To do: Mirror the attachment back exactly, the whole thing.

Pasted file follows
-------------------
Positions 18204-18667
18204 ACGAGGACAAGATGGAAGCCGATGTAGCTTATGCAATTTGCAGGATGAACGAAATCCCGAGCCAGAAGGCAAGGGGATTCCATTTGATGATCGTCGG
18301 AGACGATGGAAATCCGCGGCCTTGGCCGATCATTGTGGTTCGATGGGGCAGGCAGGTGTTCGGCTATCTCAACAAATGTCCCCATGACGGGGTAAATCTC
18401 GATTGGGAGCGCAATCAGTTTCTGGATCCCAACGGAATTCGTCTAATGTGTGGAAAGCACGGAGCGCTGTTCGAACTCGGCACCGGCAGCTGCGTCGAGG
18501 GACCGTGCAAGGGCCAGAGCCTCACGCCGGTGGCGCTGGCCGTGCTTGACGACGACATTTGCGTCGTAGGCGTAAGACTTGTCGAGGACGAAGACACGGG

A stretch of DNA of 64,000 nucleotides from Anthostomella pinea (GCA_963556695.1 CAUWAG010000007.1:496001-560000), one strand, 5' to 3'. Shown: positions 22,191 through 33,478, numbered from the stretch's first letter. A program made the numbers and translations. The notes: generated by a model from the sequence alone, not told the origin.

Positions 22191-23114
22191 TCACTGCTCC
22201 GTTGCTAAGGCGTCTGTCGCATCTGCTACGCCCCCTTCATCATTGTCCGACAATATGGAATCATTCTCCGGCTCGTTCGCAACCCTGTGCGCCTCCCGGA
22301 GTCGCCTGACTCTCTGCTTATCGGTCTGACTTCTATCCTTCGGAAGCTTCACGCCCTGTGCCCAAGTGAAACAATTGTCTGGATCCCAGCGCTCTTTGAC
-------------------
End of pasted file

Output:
Positions 18204-18667
18204 ACGAGGACAAGATGGAAGCCGATGTAGCTTATGCAATTTGCAGGATGAACGAAATCCCGAGCCAGAAGGCAAGGGGATTCCATTTGATGATCGTCGG
18301 AGACGATGGAAATCCGCGGCCTTGGCCGATCATTGTGGTTCGATGGGGCAGGCAGGTGTTCGGCTATCTCAACAAATGTCCCCATGACGGGGTAAATCTC
18401 GATTGGGAGCGCAATCAGTTTCTGGATCCCAACGGAATTCGTCTAATGTGTGGAAAGCACGGAGCGCTGTTCGAACTCGGCACCGGCAGCTGCGTCGAGG
18501 GACCGTGCAAGGGCCAGAGCCTCACGCCGGTGGCGCTGGCCGTGCTTGACGACGACATTTGCGTCGTAGGCGTAAGACTTGTCGAGGACGAAGACACGGG

A stretch of DNA of 64,000 nucleotides from Anthostomella pinea (GCA_963556695.1 CAUWAG010000007.1:496001-560000), one strand, 5' to 3'. Shown: positions 22,191 through 33,478, numbered from the stretch's first letter. A program made the numbers and translations. The notes: generated by a model from the sequence alone, not told the origin.

Positions 22191-23114
22191 TCACTGCTCC
22201 GTTGCTAAGGCGTCTGTCGCATCTGCTACGCCCCCTTCATCATTGTCCGACAATATGGAATCATTCTCCGGCTCGTTCGCAACCCTGTGCGCCTCCCGGA
22301 GTCGCCTGACTCTCTGCTTATCGGTCTGACTTCTATCCTTCGGAAGCTTCACGCCCTGTGCCCAAGTGAAACAATTGTCTGGATCCCAGCGCTCTTTGAC